Hamilton Was Here Virtual Walking TourJuly 3, 2020
In 2018-2019, during our Hamilton Was Here: Rising Up in Revolutionary Philadelphia special exhibition, the Museum made the claim that without Philadelphia, there might not have been the Alexander Hamilton we know today. Some of the most notable moments of Hamilton’s life took place right here in this city. As part of this exhibition, we created walking tours of the Old City neighborhood, highlighting the spaces and places that defined Alexander Hamilton’s time in Revolutionary Philadelphia. Join us now as we take a virtual trip back to our highlights of “the rooms where it happened.”
Philadelphia in the 1780s and 1790s
Philadelphia at the end of the 1700s was the largest city in the United States, with an estimated population of over 30,000. As the home of the Continental Congress before and during the Revolutionary War, and the site of the Constitutional Convention in 1787, Philadelphia had long been a destination of American Revolutionaries and politicians. In 1790, the United States Congress decreed that Philadelphia would be the seat of all branches of the Federal Government until the completion of the new national capital city on the Potomac River (what we know as Washington, D.C.).
Start your tour outside the Museum of the American Revolution, at the corner of Third and Chestnut Streets!
First Bank of the United States
“If we’re aggressive and competitive, the union gets a boost, you’d rather give it a sedative?” - Cabinet Battle 1 from Hamilton
Fans of Hamilton: An American Musical will know the story of the First Bank of the United States from “Cabinet Battle 1” and “The Room Where It Happens.” With the creation of a national bank, Hamilton aimed to establish credit with other nations, take on existing debts from the states, and help facilitate the flow of money to stabilize the economy in the states. The First Bank of the United States, the subject of his Second Report on Public Credit (1790), was one of the projects closest to Hamilton’s heart. But he himself never worked in this building. His office during his time as Secretary of the Treasury was behind here, at Carpenter’s Hall, and by the time this building itself was completed in 1797, he had already resigned his position. It stood then and it stands now as a legacy of Hamilton’s efforts to centralize the new nation’s finances.
“Raise a glass to freedom, something they can never take away…” - The Story of Tonight from Hamilton
The original City Tavern was constructed in 1773. It was demolished in 1854, and a reconstruction built for the bicentennial in 1976 now stands on the original site. In Philadelphia during the 1700s, taverns were important sites for trading goods and ideas. In the years leading up to the Revolutionary War and in the early years of the new American Republic, City Tavern was a hotbed of activity. General George Washington made his headquarters here, for example, when Alexander Hamilton was one of his aides-de-camp in August 1777, as the British began the invasion that would eventually lead to the capture of Philadelphia.
After the war, Hamilton attended several notable celebrations here, including an official farewell to George Washington at the conclusion of the Constitutional Convention on September 17, 1787. The 55 guests at that celebration consumed 54 bottles of Madeira, 60 bottles of claret, 50 bottles of other drinks, and seven bowls of punch! When Alexander Hamilton and Henry Knox resigned from Washington’s presidential cabinet in 1795, their colleagues toasted them with another party here.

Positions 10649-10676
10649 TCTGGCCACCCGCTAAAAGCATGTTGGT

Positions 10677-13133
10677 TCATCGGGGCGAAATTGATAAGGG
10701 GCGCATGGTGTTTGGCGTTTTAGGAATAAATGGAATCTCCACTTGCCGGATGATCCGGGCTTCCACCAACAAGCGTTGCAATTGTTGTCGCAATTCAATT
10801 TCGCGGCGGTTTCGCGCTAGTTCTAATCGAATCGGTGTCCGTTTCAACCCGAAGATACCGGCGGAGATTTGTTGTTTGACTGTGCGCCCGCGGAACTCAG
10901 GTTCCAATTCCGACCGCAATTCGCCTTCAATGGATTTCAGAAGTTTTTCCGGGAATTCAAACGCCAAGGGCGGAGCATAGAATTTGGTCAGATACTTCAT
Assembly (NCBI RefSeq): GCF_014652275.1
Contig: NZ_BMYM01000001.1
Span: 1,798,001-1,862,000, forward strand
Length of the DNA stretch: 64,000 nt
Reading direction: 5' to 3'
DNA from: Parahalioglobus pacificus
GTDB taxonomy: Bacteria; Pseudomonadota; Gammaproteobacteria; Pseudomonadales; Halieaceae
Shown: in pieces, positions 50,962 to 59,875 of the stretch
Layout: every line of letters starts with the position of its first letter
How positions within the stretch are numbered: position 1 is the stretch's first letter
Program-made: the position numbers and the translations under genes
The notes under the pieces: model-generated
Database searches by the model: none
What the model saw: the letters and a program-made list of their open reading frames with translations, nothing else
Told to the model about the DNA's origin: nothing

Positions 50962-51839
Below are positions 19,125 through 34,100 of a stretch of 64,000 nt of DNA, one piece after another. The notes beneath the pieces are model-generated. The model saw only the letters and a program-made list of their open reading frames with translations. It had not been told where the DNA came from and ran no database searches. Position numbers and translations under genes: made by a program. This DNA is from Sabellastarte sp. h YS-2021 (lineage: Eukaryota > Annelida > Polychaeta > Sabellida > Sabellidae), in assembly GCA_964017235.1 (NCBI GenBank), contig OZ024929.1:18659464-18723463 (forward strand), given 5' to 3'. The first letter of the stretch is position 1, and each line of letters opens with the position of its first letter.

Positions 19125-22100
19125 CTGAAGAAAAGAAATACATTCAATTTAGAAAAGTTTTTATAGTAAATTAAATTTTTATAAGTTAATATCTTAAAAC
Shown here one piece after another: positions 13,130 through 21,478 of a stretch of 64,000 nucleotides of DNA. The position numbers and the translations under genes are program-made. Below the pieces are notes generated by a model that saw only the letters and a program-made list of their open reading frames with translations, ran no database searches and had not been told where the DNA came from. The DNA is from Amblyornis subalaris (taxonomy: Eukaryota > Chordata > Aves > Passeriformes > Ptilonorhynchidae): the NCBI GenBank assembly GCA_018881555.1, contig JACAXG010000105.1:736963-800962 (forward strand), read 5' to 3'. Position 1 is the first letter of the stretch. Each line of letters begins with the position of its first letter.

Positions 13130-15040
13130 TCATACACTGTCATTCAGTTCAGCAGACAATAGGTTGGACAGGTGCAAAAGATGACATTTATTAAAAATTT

Learn more about City Tavern Restaurant – where you can have a meal or a drink today.
Site of Hamilton’s First Home in Philadelphia
“I’m so sorry to bother you at home…but I don’t know where to go, and I came here all alone.” - Say No to This from Hamilton
When Hamilton and his family first moved to Philadelphia, they rented a home at what is now the southeast corner of Third and Walnut Streets (just a few blocks from his office at Carpenters’ Hall) from fellow Revolutionary Dr. Benjamin Rush. Though the house he rented no longer stands, we know a fair amount about it because Hamilton was specific about what he wanted in a letter to a friend, dated August 5, 1790:
“A cool situation and exposure will of course be a very material point to a New Yorker. The house must have at least six rooms. Good dining and drawing rooms are material articles [essentials]. I like elbow room in a yard. As to the rent, the lower the best, consistently with the acquisition of a proper house.” - Hamilton to Walter Stewart, quoted in Chernow, Alexander Hamilton, 339.
The house probably resembled the home of his neighbors, John and Dolley Todd (who would later become First Lady Dolley Todd Madison), seen in the photograph above.
It was at this house on Walnut Street, in 1791, that Maria Reynolds first approached Hamilton seeking financial assistance. Later, in 1791, he would move to 5th and Market (across the street from the President’s House, which we’ll visit later) and then 10th and Chestnut in 1793, where he lived until he returned to New York city in 1794.
Walnut Street Jail
“When Britain taxed our tea, we got frisky. Imagine what gonna happen if you try to tax our whiskey.” - Cabinet Battle 1 from Hamilton
In the fall of 1794, protests in western Pennsylvania over a new whiskey tax rose to a fever pitch. Some in the Federal Government, including Hamilton, saw this “Whiskey Rebellion” as an opportunity to exert and prove the new federal authority. With Hamilton by his side, Washington led troops out of Philadelphia in a successful campaign. Hamilton returned to the city on December 1, 1794 and submitted his resignation as Secretary of the Treasury to Washington on the same day. Captured rebels were paraded into the city on Christmas Day, 1794, and imprisoned in the Walnut Street Jail, which stood at the corner of Walnut and Sixth Streets.
The prison was torn down in 1838 and replaced by Eastern State Penitentiary in what is now the Fairmount neighborhood of Philadelphia.
The President’s House
“It must be nice, to have Washington on your side…” - Washington on Your Side from Hamilton